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Revista Española de Enfermedades Digestivas

versión impresa ISSN 1130-0108

Rev. esp. enferm. dig. vol.104 no.4 Madrid abr. 2012 



Bronchobiliary fistula

Fístula biliobronquial



Emilia Martínez-Velado1, Luis Miguel Palomar-Rodríguez1 and Juan Ramón Olivo-Esteban2

Departments of 1Internal Medicine and 2Diagnostic Radiology. Complejo Asistencial de Zamora. Zamora, Spain



Case report

An 87-year-old man with irrelevant clinical record was admitted to the hospital with a 3-day history of fever up to 39 oC, biliary expectoration and vomiting, together with dysnea. Physical examination showed mildly lowered level of consciousness, tachypnea, basal rhonchi and abdominal distention. Plain abdomen and chest radiographies demonstrated dilation of small bowel loops and right basal condensation, respectively. Scleroatrophic gallbladder with cholelitiasis were detected by abdominal sonography. Biliary content after insertion of nasogastric tube. Thoraco-abdominal computed tomography (CT) confirmed right basal pneumonic infiltrate and subphrenic abscess. Ceftriaxone, gentamicin and metronidazole combination therapy was empirically administered. Vancomycin-sensitive Enterococcus faecium growed at an abscess sample culture, so antibiotherapy was changed. Helical three-dimensional CT scan reconstruction performed by constrast injection through previously-implanted percutaneous drainage catether (Fig. 1 A and B, lower arrows) evidenced a bronchobiliary fistula (Fig. 1 A and B, upper arrows), presenting clear pathway between both structures. Laparoscopic cholecistectomy as well as completion of abscess evacuation were carried out. Satisfactory evolution after 6-month follow-up.



Biliobronchial fistula is an infrequent entity, often linked to hydatidosis or biliary obstruction (1), as a result of a local inflammatory process with abscessification and rupture towards lung and bronchi. It can lead to significative complications, including chemical and bacterial pneumonitis, or mediastinitis, with morbimortality up to 12.2% (2).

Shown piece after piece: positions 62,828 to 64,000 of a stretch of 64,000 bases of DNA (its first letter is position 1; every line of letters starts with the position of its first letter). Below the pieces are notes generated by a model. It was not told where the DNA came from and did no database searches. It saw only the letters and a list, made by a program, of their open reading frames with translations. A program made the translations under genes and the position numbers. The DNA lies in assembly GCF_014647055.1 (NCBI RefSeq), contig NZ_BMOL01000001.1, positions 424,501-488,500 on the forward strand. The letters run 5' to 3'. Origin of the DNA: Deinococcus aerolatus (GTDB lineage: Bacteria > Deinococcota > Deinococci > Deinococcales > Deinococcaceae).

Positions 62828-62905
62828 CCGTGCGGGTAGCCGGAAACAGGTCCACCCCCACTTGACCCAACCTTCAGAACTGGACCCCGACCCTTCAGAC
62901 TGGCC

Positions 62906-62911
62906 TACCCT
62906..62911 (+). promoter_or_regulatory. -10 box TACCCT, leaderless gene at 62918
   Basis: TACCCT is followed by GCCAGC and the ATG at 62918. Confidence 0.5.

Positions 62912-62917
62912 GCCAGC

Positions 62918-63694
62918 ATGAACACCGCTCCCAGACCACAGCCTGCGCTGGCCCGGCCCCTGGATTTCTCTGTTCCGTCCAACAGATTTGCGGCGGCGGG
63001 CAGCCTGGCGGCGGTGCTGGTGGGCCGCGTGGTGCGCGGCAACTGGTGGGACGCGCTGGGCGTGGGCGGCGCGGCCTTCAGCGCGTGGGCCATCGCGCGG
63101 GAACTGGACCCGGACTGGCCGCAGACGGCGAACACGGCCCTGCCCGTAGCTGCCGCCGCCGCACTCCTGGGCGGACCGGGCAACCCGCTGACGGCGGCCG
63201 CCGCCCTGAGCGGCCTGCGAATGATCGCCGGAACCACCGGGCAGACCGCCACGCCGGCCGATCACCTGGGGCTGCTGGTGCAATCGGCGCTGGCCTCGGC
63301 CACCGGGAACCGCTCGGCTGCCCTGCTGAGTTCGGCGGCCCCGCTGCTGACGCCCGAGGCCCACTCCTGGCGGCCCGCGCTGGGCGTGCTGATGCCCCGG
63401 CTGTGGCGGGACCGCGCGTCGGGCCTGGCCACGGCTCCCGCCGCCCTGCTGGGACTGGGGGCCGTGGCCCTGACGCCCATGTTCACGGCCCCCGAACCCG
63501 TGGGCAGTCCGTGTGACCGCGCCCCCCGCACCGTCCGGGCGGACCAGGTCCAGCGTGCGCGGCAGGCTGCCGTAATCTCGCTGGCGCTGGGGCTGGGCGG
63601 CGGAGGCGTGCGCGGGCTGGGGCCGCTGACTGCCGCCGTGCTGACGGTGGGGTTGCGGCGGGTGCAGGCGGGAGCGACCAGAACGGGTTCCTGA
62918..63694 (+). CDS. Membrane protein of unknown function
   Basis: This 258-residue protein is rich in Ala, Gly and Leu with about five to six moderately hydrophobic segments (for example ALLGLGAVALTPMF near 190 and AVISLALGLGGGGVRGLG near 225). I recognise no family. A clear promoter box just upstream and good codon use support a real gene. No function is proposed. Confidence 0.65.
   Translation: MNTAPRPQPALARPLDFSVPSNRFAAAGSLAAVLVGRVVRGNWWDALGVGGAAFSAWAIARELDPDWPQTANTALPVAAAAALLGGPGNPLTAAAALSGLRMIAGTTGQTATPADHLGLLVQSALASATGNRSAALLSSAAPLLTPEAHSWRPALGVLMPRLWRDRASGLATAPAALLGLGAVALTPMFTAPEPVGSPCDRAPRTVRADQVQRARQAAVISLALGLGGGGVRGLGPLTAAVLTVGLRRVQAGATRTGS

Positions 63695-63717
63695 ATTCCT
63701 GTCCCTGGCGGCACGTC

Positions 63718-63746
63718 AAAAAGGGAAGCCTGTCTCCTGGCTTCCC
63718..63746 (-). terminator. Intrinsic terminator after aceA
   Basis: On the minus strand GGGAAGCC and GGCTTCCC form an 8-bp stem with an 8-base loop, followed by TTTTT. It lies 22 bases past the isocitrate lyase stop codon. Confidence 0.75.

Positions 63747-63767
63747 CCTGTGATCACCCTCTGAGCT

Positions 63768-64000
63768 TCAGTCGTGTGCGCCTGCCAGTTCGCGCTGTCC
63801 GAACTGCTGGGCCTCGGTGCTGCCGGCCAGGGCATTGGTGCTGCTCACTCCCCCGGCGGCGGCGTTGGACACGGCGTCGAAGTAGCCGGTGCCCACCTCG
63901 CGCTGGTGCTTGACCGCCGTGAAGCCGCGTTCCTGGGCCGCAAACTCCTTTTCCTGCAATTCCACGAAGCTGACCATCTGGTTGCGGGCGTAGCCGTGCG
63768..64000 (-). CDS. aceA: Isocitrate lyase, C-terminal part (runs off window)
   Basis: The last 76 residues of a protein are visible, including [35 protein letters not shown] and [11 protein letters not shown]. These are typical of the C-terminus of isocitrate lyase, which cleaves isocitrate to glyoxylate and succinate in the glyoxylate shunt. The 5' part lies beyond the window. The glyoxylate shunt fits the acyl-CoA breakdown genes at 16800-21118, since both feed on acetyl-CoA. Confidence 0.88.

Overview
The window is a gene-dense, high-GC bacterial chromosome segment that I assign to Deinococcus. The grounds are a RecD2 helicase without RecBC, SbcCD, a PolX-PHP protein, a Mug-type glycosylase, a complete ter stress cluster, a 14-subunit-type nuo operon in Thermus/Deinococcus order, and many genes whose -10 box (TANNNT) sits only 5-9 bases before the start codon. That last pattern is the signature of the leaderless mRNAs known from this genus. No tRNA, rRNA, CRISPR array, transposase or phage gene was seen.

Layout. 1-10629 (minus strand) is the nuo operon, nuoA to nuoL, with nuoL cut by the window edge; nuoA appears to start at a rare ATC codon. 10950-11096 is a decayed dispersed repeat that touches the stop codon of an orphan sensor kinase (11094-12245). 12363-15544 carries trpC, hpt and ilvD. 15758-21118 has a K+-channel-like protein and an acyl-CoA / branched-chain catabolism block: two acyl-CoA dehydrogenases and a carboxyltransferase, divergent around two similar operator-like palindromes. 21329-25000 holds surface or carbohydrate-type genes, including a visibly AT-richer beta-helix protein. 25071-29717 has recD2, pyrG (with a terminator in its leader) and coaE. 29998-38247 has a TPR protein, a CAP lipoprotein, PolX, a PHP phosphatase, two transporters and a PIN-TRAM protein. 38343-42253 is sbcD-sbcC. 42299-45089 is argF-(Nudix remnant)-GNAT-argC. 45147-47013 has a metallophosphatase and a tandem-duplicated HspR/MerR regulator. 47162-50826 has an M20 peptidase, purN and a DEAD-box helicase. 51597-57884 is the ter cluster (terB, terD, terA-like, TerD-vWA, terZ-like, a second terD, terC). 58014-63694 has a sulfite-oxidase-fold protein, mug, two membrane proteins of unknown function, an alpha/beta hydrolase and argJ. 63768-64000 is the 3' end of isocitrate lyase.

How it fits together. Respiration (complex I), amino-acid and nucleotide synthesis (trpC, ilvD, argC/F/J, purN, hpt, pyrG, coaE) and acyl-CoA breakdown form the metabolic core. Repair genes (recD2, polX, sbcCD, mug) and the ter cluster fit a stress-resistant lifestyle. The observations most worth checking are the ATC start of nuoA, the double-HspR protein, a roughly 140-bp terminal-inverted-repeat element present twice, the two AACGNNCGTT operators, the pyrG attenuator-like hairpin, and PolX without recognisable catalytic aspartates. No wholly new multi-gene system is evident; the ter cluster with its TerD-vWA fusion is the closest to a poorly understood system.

Biliary sputum -bilioptysis- is pathognomonic (3). CT scan offers a first subphrenic and basal lung assessment. Endoscopic retrograde or percutaneous cholangiography display the biliary anatomy. Contrast-enhanced magnetic resonance adds functional information (4).

Therapy is based on endoscopic decompression with stent o percutaneous puncture. If these options are not feasible, an open surgical desobstruction is indicated, together with abscess evacuation and excision of the fistulous tract (5).



1. Gugenheim J, Ciardullo M, Traynor O, Bismuth H. Bronchobiliary fistulas in adults. Ann Surg 1988;207:90-4.         [ Links ]

2. Al-Mezem SS, Al-Jahdali HH. Chronic cough due to bronchobiliary fistula. Respiration 1999;66:473-6.         [ Links ]

3. Eryigit H, Oztas S, Urek S, Olgac G, Kurutepe M, Kutlu CA. Management of acquired bronchobiliary fistula: 3 case reports and a literature review. J Cardiothorac Surg 2007;2:52.         [ Links ]

4. Aduna M, Larena JA, Martin D, Martinez-Guereñu B, Aguirre I, Astigarraga E. Bile duct leaks after laparoscopic cholecystectomy: value of contrast-enhanced MRCP. Abdom Imaging 2005;30:480-7.         [ Links ]

5. Chong CF, Chong VH, Jalihal A, Mathews L. Bronchobiliary fistula successfully treated surgically. Singapore Med J 2008;49:208-11.         [ Links ]

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